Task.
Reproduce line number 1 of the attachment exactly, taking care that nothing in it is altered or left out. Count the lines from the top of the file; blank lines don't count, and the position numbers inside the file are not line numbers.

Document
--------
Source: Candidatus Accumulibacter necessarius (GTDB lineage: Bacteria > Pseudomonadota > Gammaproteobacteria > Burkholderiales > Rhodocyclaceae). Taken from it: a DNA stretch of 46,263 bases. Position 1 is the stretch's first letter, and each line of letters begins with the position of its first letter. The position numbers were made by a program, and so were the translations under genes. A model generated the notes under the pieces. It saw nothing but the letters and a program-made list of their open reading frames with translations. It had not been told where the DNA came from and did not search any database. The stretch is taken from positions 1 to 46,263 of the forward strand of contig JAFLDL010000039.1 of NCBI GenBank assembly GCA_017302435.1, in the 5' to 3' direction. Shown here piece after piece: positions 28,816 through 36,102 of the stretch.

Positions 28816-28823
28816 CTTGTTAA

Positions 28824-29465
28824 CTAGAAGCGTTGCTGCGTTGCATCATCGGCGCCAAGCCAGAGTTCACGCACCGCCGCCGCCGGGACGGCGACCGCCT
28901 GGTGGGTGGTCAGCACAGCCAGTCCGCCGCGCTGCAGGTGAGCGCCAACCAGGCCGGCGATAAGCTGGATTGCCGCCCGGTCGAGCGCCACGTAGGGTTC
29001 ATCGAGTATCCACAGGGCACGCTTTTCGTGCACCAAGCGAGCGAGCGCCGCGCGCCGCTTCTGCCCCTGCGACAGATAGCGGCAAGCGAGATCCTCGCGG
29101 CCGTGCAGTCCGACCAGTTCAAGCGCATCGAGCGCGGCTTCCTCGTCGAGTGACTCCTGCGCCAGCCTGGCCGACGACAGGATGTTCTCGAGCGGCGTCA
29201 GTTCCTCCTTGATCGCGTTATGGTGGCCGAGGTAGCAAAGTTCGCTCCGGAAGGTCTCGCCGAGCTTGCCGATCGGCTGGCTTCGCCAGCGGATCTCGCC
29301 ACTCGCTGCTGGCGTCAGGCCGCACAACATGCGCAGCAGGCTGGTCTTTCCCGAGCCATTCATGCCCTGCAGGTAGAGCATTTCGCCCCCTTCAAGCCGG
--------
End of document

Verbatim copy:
Source: Candidatus Accumulibacter necessarius (GTDB lineage: Bacteria > Pseudomonadota > Gammaproteobacteria > Burkholderiales > Rhodocyclaceae). Taken from it: a DNA stretch of 46,263 bases. Position 1 is the stretch's first letter, and each line of letters begins with the position of its first letter. The position numbers were made by a program, and so were the translations under genes. A model generated the notes under the pieces. It saw nothing but the letters and a program-made list of their open reading frames with translations. It had not been told where the DNA came from and did not search any database. The stretch is taken from positions 1 to 46,263 of the forward strand of contig JAFLDL010000039.1 of NCBI GenBank assembly GCA_017302435.1, in the 5' to 3' direction. Shown here piece after piece: positions 28,816 through 36,102 of the stretch.